Drivers were very comfortable in adapting to use an electrically-charged vehicle in their daily lives. The average trip length achieved in the EVs was 5.1 miles and the average daily mileage was 21.4 miles. The EVs were mainly used in the working day with 71.5 per cent of trips commencing between 8am and 6pm.
Little range anxiety was experienced during the trial because the vast majority of drivers kept comfortably within the capable range of EVs. 75 per cent of daily use consumed less than 50 per cent of the battery capacity, demonstrating that testers used the cars primarily for short distances as a second vehicle. But the massive disparity between charge available and charge used at the beginning of the study suggests the EVs provided far better ‘charge economy’ than they initially expected.
Participants found that the best policy was to be flexible with their approach: “You’ve got to adapt your driving to the car. If you’re only driving a short distance you can drive quite fast and get there. But if you’re going any long distance you’ve got to be aware that you have to slow down,” said one participant. This demonstrates how well the drivers were able to judge the abilities of these vehicles, rapidly developing Secondary Adaptation. Drivers became aware of the interconnected nature of driving style, regenerative braking, route selection, state of charge, and the information fed back from the displays. Drivers who achieved this could drive with a much lower safety buffer. Just as a conventionally-powered car’s MPG will vary according to driving style, so too will the range of an electric vehicle.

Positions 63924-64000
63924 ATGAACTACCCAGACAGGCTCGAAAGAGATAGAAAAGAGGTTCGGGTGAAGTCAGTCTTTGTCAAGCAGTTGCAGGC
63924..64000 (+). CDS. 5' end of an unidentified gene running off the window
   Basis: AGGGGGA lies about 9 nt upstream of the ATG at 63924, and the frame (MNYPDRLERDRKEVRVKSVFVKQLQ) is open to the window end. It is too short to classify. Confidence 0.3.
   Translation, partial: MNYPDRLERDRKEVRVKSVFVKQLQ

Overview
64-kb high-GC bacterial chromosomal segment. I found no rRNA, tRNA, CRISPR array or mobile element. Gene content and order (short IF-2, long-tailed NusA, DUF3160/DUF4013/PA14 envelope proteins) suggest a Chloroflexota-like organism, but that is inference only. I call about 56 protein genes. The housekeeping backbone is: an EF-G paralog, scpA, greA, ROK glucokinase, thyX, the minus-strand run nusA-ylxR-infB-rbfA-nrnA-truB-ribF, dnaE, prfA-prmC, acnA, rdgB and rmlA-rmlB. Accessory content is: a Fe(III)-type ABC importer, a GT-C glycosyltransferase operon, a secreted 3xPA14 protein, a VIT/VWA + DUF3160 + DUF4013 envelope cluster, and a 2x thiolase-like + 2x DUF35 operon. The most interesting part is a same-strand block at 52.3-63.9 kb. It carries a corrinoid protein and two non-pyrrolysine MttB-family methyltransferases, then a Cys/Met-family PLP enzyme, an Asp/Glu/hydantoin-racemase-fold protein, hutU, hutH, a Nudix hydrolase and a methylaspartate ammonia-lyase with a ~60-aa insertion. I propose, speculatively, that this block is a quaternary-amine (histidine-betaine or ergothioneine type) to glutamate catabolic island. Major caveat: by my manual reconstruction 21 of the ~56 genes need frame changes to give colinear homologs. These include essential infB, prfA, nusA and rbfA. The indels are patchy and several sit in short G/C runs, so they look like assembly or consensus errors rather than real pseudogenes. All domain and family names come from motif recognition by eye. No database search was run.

The vehicles being tested in the study had to live up to the expectations and perceptions of the drivers, as well as overcome some general stereotypes about electric cars. Old performance stereotypes associated with previous generation EVs were successfully countered and the vehicles were seen as fun to drive, smooth and rated very highly on acceleration. Over a third of drivers stated that their EV had superior performance to their normal car. “The acceleration is amazing, and in fact, if you’ve got a scale of 1 to 10 for acceleration I’d score it a 10,” stated one participant.
The drivers’ perceptions of an EV’s flexibility and their ease of use also increased over the first three months.